T1 Plug-ins

T1 consists of several components called plug-ins.

  • T1.scope – the oscilloscope for your software

    Whether during software development, integration or verification, without the visualization of the real system there is no insight into what is actually happening on the processor.

    T1.scope enables this insight and puts developers, integrators and testers in the position to be able to verify the timing of their embedded software. The application is simple: the T1.scope target code collects events pertaining to the operating system, like the start and end of tasks or interrupts, and conveys them to the T1.scope component of the host software. There, the events are displayed over a time axis, just as an oscilloscope would. User-defined events can be included in the data.

    In addition to the graphical representation there is also the quantitative evaluation, whereby net run-times (core execution time) are calculated for tasks, interrupts, runnables, selected functions and arbitrary code fragments. The spectrum of T1.scope features is rounded off with report generation.

  • T1.cont – on-target timing analysis and supervision

    In contrast to T1.scope, T1.cont performs the quantitative evaluation on the target itself. All instances of all tasks and interrupts are the subject of unbroken analysis, so that the computation of minimum and maximum values of timing parameters includes each occurrence. Optional Timing Constraints allow the early recognition of violations of configurable constraints. For example, a callback can be configured to be called if the net execution time of a task exceeds a given value. Combining constraints with the preservation of timing results in non-volatile memory, such as NVRAM or EEPROM, provides timing verification, which is, in practise, superior to static scheduling analysis or scheduling simulation. These model-based approaches can give an incorrect impression of safety that overlooks possible disparity between the model and reality.

    Like T1.scope, T1.cont supports the collection of results in the form of a report.

  • T1.flex – flexible on-target timing measurement

    As an extension to T1.scope and T1.cont, T1.flex offers the possibility, without additional instrumentation, to measure the execution time of functions and even arbitrary code fragments. The resolution of code fragment selection is one machine instruction. The measurement of access frequencies of code and data and the T1 "Data Access Inspector" (see Screenshots on this page) are performed by T1.flex. To get to the point: T1.flex enables the selection of measured code or data at run-time without having to instrument, compile and re-flash the application. This saves considerable time and money. The measured symbols are simply selected from the symbol browser and code fragments are selected in the integrated source code browser.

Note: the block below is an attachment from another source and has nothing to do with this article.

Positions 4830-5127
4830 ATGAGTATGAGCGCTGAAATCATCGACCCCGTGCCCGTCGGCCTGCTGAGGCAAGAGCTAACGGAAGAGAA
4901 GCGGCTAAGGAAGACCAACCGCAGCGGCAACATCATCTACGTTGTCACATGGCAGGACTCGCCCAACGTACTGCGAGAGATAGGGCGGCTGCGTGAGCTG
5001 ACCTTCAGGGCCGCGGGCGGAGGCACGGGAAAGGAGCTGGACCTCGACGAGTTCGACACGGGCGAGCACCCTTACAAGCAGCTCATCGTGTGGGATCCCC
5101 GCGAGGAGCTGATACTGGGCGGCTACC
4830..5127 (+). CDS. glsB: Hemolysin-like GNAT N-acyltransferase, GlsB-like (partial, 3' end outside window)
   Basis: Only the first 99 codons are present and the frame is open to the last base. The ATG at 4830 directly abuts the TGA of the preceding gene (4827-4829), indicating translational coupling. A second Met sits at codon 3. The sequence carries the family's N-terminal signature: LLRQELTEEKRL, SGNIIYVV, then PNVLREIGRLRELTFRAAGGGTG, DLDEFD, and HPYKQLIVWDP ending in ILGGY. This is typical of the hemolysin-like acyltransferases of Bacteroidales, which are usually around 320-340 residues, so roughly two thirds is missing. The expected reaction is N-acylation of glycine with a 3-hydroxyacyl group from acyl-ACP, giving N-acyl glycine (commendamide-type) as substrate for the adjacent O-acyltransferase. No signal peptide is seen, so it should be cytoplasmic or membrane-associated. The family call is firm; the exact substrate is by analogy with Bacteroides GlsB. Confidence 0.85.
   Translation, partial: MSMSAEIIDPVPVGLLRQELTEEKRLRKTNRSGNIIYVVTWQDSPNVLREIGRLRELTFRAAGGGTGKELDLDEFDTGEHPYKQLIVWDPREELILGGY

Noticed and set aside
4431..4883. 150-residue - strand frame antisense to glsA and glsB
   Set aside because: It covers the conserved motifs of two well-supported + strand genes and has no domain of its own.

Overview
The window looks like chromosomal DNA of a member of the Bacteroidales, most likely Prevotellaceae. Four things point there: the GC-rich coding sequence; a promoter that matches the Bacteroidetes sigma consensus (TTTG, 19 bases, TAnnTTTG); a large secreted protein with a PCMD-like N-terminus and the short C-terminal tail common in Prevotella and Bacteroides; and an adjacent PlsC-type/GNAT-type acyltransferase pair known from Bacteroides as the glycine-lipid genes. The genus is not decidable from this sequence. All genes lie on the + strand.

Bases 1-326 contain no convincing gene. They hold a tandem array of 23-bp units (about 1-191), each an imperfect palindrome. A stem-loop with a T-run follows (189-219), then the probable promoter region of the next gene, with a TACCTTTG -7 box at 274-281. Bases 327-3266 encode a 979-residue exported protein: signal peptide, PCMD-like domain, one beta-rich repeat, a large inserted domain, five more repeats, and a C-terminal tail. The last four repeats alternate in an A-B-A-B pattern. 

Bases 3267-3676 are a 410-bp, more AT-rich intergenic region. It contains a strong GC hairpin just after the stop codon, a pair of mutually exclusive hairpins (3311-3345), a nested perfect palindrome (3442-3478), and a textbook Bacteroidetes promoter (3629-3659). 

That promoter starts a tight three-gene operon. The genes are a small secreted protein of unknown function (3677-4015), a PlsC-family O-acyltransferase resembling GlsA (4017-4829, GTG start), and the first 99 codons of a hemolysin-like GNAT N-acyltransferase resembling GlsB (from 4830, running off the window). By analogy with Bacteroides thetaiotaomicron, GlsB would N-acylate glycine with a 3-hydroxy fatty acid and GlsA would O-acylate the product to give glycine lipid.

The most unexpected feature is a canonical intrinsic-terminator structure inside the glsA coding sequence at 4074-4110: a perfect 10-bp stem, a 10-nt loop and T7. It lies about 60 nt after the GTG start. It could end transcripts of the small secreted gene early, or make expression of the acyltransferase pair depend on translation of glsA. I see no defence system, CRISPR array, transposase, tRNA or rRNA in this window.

• T1.delay – injection of net execution time

    By means of T1.delay, additional net load can be configured at run-time. The places in the code where the load should occur are defined at compile-time. At run-time, the delay can be set, exact to the microsecond, and therefore the duration of the injected code. Of course, numerous such delays can be active at the same time.

    In addition, each delay can be periodically increased (e.g. every two seconds), in order to bring a system slowly and in a controlled way to its (timing) limits. This provides an ideal method for the empirical discovery of the "headroom", or how much spare capacity exists.

  • T1.test – timing verification at the RTOS and code level

    T1.test offers the comprehensive automation of timing measurements. The connection to the test environment is achieved using XML-based scripts triggered by a command line or a .NET interface. Integration of timing verification in existing, functional tests, typically HIL tests, is particular efficient. In this way, timing verification can be performed in parallel with the functional tests with virtually no additional test effort.

  • T1.diff – monitoring timing as a project progresses

    In the progress of every software project there are various milestones, integration levels and software versions. T1.diff supports the comparison of several software versions, delivering valuable information about how the timing of the project is developing.

    Not only that. T1.diff also supports the specification of thresholds, where a warning or error should be generated if they are exceeded. For example, an increase in net run-time of a runnable could be generate a warning at 10% and an error at 15%. In combination with automated tests and T1.test the development of the timing of a project can be very efficiently and accurately supervized without any manual intervention.